It continues to astound me that this country is incapable of acting in response to clear and urgent signs of danger. It does not require advanced degrees in infectious disease to realize that the rapidly climbing infections in the United States starting in early October could lead to bad things.
Lets start with the relationship between cases and deaths. The Case Fatality Rate (CFR) is a measure of people who have been found to have COVID who will die of the infection. For more details see my post on CRF. This figure has changed over time, as we have expanded our testing, and improved our hospital care for COVID-19 patients. But over the short term it is a reliable predictor of the immediate future. CFR will vary by state and the age and health status of the group of infected patients, but with a nice large sample size like the current number of daily cases you get very predictable data. Figure 1 shows the US CFR over the course of the pandemic with the rate at 2.3% as of November 14th.
As the rate is obviously trending down, I will use a more conservative figure for predicting the near future and assume a CFR is at least 1.5% for the coming weeks.
Using 1.5% means that when 100,000 people are infected with COVID-19, sometime between the next few days to perhaps 10 weeks, at least 1,500 of those 100,000 people will die. New daily infections in the United States have averaged over 100,000 since November 6th. On Friday November 13th, there were 183,000 new infections (worldometer.com). That means at least 2,745 people are pretty certain to have received a death sentence that will be executed in the next few weeks. These daily infection figures are likely to continue for some time because to date the United States has done very little to slow this latest spike. During the first wave the pandemic the 7 day average number of deaths peaked about 2,200. Its simple math to see that within a very short period of time we will exceed that number of daily deaths.
Part of the decline in CFR reflects improvements in the medical system’s ability to treat COVID-19 patients. Recent research on the decline of deaths among hospitalized patients point out that the higher hospitalization deaths were at least in part likely the result of hospitalizations being overwhelmed. Its pretty basic, if you have adequate staffing and supplies, you have better outcomes.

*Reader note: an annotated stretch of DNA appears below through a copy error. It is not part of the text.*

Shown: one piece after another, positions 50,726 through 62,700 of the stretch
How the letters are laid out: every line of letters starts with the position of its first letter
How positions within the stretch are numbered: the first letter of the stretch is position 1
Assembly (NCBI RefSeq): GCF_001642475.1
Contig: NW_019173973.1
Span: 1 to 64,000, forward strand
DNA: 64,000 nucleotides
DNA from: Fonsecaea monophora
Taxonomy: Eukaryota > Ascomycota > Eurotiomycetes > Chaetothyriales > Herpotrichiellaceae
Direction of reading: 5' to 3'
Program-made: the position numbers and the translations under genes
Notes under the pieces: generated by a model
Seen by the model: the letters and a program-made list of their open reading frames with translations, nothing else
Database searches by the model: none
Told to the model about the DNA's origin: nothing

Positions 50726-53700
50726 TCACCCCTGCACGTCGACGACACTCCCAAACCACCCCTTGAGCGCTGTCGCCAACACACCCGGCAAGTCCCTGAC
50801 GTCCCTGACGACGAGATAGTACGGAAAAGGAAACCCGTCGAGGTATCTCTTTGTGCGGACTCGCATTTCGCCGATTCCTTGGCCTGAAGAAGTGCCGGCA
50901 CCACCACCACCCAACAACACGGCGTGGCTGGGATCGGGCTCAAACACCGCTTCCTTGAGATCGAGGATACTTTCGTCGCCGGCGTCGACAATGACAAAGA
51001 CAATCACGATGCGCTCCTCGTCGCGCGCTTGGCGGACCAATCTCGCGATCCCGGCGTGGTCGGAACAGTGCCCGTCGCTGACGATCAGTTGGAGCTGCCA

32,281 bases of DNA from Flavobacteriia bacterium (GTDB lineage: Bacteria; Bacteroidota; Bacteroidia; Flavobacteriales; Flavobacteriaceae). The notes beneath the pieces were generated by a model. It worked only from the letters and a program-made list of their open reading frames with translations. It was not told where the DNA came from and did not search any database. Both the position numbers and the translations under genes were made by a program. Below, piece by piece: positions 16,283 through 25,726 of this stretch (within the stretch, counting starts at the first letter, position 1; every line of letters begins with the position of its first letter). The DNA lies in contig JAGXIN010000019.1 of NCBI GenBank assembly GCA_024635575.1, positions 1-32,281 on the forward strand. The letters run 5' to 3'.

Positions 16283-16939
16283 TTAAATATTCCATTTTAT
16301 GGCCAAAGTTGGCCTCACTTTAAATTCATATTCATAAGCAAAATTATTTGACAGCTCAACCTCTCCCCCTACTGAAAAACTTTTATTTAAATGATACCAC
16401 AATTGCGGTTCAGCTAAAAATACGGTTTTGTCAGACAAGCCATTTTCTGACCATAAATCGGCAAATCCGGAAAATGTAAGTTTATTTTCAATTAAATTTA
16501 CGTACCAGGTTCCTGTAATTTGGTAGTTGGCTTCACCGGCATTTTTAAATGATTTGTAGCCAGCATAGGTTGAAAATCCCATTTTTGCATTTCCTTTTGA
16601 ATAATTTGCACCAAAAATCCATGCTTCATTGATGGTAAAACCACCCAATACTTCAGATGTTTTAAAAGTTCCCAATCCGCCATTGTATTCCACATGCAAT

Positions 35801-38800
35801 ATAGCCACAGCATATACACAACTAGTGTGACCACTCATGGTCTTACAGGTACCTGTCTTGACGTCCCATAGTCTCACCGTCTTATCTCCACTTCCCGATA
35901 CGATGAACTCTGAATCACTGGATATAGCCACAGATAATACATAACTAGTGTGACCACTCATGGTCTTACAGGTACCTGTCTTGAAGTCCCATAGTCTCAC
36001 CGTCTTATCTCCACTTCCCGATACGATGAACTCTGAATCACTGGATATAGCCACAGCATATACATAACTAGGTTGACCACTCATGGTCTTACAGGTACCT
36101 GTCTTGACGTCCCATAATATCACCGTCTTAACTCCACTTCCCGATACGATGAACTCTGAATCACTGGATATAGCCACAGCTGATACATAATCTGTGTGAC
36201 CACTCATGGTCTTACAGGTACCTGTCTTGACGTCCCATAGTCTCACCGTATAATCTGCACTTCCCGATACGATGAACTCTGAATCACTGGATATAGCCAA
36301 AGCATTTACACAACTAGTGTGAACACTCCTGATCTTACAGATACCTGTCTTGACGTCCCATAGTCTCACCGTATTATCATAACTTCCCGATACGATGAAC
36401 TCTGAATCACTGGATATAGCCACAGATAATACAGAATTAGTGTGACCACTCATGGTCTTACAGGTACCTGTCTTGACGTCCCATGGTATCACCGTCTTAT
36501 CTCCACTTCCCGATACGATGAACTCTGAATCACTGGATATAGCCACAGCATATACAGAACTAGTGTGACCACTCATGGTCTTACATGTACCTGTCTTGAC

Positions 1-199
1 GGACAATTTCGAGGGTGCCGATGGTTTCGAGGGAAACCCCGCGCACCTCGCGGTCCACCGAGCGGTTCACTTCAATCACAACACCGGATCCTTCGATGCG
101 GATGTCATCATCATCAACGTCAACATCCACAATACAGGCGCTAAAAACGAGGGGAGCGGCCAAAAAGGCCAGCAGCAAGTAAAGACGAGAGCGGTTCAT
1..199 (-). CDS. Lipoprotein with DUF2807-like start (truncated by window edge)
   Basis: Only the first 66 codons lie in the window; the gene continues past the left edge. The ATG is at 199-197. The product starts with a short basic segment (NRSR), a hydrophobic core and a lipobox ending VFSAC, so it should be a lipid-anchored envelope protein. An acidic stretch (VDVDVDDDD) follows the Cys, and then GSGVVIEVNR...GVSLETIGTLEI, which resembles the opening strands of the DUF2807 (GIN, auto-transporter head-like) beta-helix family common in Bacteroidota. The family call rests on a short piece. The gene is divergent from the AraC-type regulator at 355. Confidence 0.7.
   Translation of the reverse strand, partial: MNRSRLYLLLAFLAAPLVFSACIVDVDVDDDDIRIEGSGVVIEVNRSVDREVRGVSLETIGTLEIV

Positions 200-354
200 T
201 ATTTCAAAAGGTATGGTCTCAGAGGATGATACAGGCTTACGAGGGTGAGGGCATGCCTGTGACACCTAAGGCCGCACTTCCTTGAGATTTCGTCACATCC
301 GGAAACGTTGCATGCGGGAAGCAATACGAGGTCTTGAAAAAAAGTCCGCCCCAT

One of these studies for a single hospital system in New York shows when adjusting for the change in ages and medical conditions in their patient population, the percent of hospitalized COVID-19 patients dying in the hospital went from 23% down to 8%. That means instead of nearly 1 in 4 hospitalized patients dying, only 1 in 12.5 patients are dying. This is of course very good news. But given these numbers we can not only predict the number people likely to die based on the number people with new infections, but we can also predict the number of hospitalizations likely to occur.
So again, if we think about 100,000 newly infected cases, we can pretty confidently predict that 1500 of them will die of COVID-19. Because the vast majority of these will die in hospital we can estimate the number of hospitalizations resulting from the 100,000 new cases as 1500 x 12.5 = 18,750 patients. Friday’s 183,000 new cases will likely generate over 34,000 hospitalizations. I have not done the research to figure the average duration of COVID-19 hospitalizations, and the overall hospital capacity in the United States. But the current COVID-19 hospitalizations are running just over 60,000, and it is beginning to put serious stress on some state systems. When we start having an average of 34,000 or more new hospital admissions on a daily basis, you can bet there will be people dying in parking lots outside of hospitals waiting for care.
None of this is rocket science. When the daily infection rate started curving upward in early October anyone with a small amount of math could see we were heading toward a crisis. Of course, not only do we have simple numbers that predict the coming crisis, months ago many public health experts predicted there would be a new rise in cases in the fall that would likely be more severe that the initial outbreak. The fact that there was no federal leadership to head off this crisis is stunning. Most state governments have been slow to address the coming crisis as well. Dark times are coming. For now, its time to roll back the amount of social interactions we all engage in, practice more social distancing, wear our masks and keep washing those hands.